Before Greta Thunberg, there was Dame Anita Roddick. The late founder of The Body Shop was an environmental and human rights activist, and thus implemented banning animal testing and led Fair Trade practices when it was her turn to contribute to the beauty industry. It is safe to say that The Body Shop, which was founded in 1976, is one of the pioneers in the natural beauty space.
Today, Dame Anita Roddick's mission is continued by The Body Shop's general manager for Asia Pacific Brand and Singapore Yang Kean Hye. She has been in the business of beauty for almost two decades now, but her own journey towards practicing sustainability began differently: during a trip to a South Asian beach, she was astounded by the amount of plastic waste collecting on the shore. There, she realised the impact of the beauty industry on the degradation of nature, and the responsibility she holds as a beauty industry top executive.
“In the past, I never cared much whether or not a product's packaging was made of sustainable materials,” Kean Hye told Clozette in an interview. Over at work, she oversees commercial and marketing projects, and also spearheads digital communications efforts across 16 markets in the region amongst many other responsibilities. "As my previous roles were more focused on public relations and marketing, I was more concerned about the product’s efficacy and in beautifying it," she added. "For the first time, I’ve given a serious thought about a brand’s purpose, its impact on the society and how I can contribute to the society with the work that I do."
Yang Kean Hye
Today, Kean Hye is becoming an eco-activist in her own right. She beams that she is "personally passionate about conserving the marine environment and in protecting the oceans," and in her personal capacity, does her own research and donates to groups dedicated to this cause.
“With our small efforts, we can still make a big impact," she says. She’s proud to have kept to her 2019 resolution in doing away with plastic straws completely. For this year, she wants to make it a habit to carry her reusable coffee tumblers at all times. What else? Read on to discover Kean Hye's journey in practising sustainability in beauty, and also in life.
What does your daily "natural beauty" routine look like?
I’m a believer of the 10-step Korean skincare routine! In the morning, I use the Drops of Youth Gentle Foam Wash, Essence Lotion and Concentrate. I’m a fan of the range as it feels lightweight on my skin. For my eyes, I like to use the Oils of Life Revitalising Eye Cream-gel as it has a richer texture.
I also use different moisturisers for different parts of my body [laughs]. I mix it up with richer texture body butters to target drier areas, and body yoghurt on others. My favourite is the British Rose range. I also love a good foot scrub, so I enjoy the Peppermint Reviving Pumic Foot Scrub. I reach for the Tea Tree Skin Clearing Body Wash from time to time too. The Tea Tree Oil’s been great with its antibacterial properties — I like to apply it directly onto my hands.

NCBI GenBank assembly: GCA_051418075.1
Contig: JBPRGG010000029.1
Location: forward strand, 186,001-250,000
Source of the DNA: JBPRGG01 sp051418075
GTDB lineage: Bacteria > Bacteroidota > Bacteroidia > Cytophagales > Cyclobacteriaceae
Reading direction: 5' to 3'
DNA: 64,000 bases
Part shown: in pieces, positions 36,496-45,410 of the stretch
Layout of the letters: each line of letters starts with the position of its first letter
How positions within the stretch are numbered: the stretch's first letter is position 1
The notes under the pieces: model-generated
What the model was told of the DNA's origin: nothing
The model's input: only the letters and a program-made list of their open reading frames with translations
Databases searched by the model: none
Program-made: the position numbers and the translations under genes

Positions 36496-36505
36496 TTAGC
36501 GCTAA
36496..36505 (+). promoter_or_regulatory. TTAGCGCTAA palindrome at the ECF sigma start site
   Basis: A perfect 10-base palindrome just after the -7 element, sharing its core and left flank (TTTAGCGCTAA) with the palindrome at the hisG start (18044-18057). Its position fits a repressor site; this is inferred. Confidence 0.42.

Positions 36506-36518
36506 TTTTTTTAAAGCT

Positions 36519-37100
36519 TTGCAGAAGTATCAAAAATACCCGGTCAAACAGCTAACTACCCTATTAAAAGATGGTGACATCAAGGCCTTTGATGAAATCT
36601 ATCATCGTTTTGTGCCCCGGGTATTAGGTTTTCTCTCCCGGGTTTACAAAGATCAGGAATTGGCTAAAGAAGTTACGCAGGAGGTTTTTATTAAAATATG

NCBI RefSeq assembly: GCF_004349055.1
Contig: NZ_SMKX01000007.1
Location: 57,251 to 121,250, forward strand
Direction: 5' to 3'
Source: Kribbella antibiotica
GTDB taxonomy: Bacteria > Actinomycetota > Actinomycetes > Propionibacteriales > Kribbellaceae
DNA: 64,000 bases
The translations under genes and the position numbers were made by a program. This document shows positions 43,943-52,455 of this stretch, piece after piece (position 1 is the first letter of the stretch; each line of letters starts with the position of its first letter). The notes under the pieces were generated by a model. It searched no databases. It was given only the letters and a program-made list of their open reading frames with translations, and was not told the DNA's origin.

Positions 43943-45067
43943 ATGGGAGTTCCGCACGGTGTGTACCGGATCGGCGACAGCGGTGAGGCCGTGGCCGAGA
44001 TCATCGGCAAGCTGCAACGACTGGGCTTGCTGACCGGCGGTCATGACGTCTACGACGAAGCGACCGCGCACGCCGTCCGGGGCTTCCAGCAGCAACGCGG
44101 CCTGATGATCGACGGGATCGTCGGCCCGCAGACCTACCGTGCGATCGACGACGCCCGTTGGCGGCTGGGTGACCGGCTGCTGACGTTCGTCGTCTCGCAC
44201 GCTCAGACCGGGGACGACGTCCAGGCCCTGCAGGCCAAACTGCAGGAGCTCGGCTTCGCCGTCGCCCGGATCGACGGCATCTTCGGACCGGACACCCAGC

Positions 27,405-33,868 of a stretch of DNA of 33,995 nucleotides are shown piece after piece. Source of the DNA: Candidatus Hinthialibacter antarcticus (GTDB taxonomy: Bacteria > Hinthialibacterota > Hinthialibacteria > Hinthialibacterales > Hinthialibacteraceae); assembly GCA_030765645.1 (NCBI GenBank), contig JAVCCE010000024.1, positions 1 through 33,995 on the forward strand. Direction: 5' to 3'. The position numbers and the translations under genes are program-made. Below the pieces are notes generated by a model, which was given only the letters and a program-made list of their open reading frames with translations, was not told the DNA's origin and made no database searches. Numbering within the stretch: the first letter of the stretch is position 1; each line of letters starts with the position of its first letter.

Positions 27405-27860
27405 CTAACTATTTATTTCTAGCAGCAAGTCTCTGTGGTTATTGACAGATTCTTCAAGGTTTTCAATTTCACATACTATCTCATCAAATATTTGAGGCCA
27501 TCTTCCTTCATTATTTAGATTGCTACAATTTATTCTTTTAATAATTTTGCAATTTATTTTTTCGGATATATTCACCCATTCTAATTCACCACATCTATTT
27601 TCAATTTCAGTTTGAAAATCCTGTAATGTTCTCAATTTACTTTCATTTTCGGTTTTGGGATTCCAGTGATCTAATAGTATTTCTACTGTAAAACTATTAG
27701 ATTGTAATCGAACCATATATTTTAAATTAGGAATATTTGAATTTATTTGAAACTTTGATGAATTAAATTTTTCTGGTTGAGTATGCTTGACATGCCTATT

Kean Hye is a fan of the brand's beauty products, including the Tea Tree Oil range
How has your thoughts on sustainability changed in the past three years that you’ve been with the company?
Firstly, I care more about the materials that are used in beauty products now. Secondly, I try to use less plastic bags, so I’ll always bring my own eco-bags when I do my grocery shopping. At home, I separate my waste and recycle those that I can. When it comes to used plastic bottles, I’ll make it a point to clean and dry them too.
What are some easy ways that others can become more sustainable in their daily lives?
First and foremost, they can participate in our Plastics for Change movement. Instead of throwing away empty bottles from The Body Shop, they can return it our stores and as an appreciation, we will reward them with a small gift. With every five 250ml bottles returned, they are automatically contributing to the Green Force in Bengalaru, India, which works with waste pickers to help clean up their city’s streets.
These local workers, who are primarily women, help us to collect plastic from the streets and in return, we pay them fair wages and provide them with better working conditions. In each of our 250ml bottles, 30 per cent of it is actually made from plastic that’s recycled from there.
Kean Hye believes that we can help change the world as long as we stand by our convictions
Finally, what’s something you’ve learned from being immersed in The Body Shop’s eco-consciousness?
I’m incredibly proud to be working for The Body Shop. Singapore is a very well-established country, however there are still areas where we can help. Last year, when we supported the Singapore Children’s Society, it made me realise that with our seemingly small efforts, we can still make a big impact.
Rather than rely on government policies, let’s focus on what we can do as a beauty brand by identifying different ways that we can support. The Government is unable to do everything, so it’s also up to us as individuals and as corporations to do what we can. I believe that we can help to change the world as long as we stand by our convictions.
This interview was edited for brevity and clarity.
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